Caroline Hill loves the capital of French Catalonia, a vibrant city undergoing major regeneration

Before settling here we searched all the corners of France, and many of the middle bits, and just could not decide where we wanted to be. Then we discovered Perpignan and that we didn’t have to make a choice as everything was here! The beach is just 15 minutes away, scenic walks in the foothills of the Pyrénées are just 20 minutes away, we can hop over to Spain for some cheap shopping in just half-an-hour, and if we fancy a trip to the mountains a 1.5 hour drive will take us into the ski-slopes. When you add the vineyards, orchards, lakes, rivers and lagoons, you realise how spoilt for choice you are here.

On approaching the city it is soon obvious that this is not a typical French town but is also proudly Catalan, being the capital city of French Catalonia. The road signs are in both French and Catalan, there are red and gold striped flags flying everywhere, and there are many restaurants offering tapas and delicious Catalan delicacies. This celebration of Catalan culture also means that we have more than our fair share of festivals and ceremonies and you never know what you will come across on an evening out – papier mâché giants, horse-back riders carrying flames, and, on one occasion, pens of young farm animals (I never did find out what relevance this had to anything)!

Centre of the world

Perpignan is a vibrant mixture of culture and history and was for many years the capital of the Kings of Majorca – the castle is perched above the ‘old town’ and the narrow winding streets within the original rampart walls are fascinating to explore, with an eclectic mix of everything from designer shops to social housing. One of the most famous landmarks in Perpignan is probably The Castillet, the gatehouse which originally held prisoners at the entrance to the old town but which now houses a small museum. If you climb the stairs inside, you will reach stunning views over the Roussillon plain.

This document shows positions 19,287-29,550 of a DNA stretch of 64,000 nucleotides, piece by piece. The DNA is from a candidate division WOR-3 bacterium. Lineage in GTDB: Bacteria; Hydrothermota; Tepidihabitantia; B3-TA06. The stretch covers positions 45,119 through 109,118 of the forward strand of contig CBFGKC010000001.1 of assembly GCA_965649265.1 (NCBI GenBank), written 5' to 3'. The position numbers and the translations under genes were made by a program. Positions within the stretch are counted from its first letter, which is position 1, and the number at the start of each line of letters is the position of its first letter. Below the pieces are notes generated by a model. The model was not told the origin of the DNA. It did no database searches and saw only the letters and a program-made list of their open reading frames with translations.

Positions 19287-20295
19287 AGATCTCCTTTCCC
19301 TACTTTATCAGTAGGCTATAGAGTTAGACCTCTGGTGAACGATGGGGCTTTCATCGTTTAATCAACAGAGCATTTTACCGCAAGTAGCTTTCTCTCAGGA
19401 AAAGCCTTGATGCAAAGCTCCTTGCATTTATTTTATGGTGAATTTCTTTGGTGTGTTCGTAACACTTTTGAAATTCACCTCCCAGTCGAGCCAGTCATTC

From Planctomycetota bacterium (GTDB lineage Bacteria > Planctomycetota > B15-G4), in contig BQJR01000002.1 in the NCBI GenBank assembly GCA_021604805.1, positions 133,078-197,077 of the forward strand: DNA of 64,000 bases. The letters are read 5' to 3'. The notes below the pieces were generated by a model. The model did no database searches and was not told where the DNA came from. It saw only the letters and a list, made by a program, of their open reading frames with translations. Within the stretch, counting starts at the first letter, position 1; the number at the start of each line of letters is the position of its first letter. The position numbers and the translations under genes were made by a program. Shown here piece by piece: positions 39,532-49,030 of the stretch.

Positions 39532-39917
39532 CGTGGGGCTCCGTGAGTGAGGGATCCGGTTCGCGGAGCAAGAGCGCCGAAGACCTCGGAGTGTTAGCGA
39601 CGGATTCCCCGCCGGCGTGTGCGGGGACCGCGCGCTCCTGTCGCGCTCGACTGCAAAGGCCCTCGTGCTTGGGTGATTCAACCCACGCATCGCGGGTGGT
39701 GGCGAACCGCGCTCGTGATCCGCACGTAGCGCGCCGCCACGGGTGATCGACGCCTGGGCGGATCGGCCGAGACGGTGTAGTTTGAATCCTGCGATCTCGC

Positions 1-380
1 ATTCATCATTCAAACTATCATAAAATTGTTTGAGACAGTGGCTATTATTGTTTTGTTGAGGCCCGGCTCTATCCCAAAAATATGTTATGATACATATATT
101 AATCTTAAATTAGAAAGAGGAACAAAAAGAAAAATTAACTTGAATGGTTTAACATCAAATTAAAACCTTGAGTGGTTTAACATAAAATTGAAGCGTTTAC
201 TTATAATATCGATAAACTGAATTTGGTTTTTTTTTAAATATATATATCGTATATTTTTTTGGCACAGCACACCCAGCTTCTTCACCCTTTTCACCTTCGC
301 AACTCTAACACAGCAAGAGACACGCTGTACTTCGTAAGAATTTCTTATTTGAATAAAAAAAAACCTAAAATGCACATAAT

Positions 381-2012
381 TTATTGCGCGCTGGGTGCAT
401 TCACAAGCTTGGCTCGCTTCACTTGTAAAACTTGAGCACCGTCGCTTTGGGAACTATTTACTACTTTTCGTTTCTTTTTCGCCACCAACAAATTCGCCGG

Le Castillet, photo: Jean-Pierre Dalbéra

But Perpignan is in the throes of a massive regeneration project – the new TGV connection which cuts the journey time to Barcelona down to just 45 minutes and therefore makes the city a major TGV hub linking Montpellier, Barcelona and Paris. We have a huge new shopping mall (with an amazing roof made up of solar panels to take advantage of the 300 days of sunshine), two new hotels, new offices and pedestrian areas.

This complex naturally has the Catalan name of ‘El Centro del Mon’ in a nod to Salvador Dali who once declared Perpignan Station as ‘The Centre of The World’. Further into the town is the new Théâtre de l’Archipel (made up of cubes with an adjoining pebble-shaped building), and a very modern ‘Suite-Hotel’ of studio apartments for business travellers. The architecture is radical and makes it very plain that Perpignan is anticipating a prosperous future.

This town just gets better and better and for me it really is ‘The Centre of the World’!

Five great things about Perpignan

  1. Transport – You can hop on a bus and travel to anywhere in the whole department for just 1 euro!
  2. Rugby – With two famous teams (USAP and the Catalan Dragons) you can’t help but be caught up in the excitement on match day.
  3. The Canigou – The majestic mountain that dominates the skyline.
  4. Le ‘Casty’ – One of my favourite restaurants (just opposite Le Castillet).
  5. The weather – 300 days of sunshine per year!

2 COMMENTS

  1. Hi , thank you for a very nice article. When was it written please? – I cannot find a date. Are you still living in Perpignan, and enjoying life there to this date? Is it possible to find employment of any kind if you don’t speak fluent French? I am a teacher, and was wondering about teaching English privately. Many thanks in advance for your reply.

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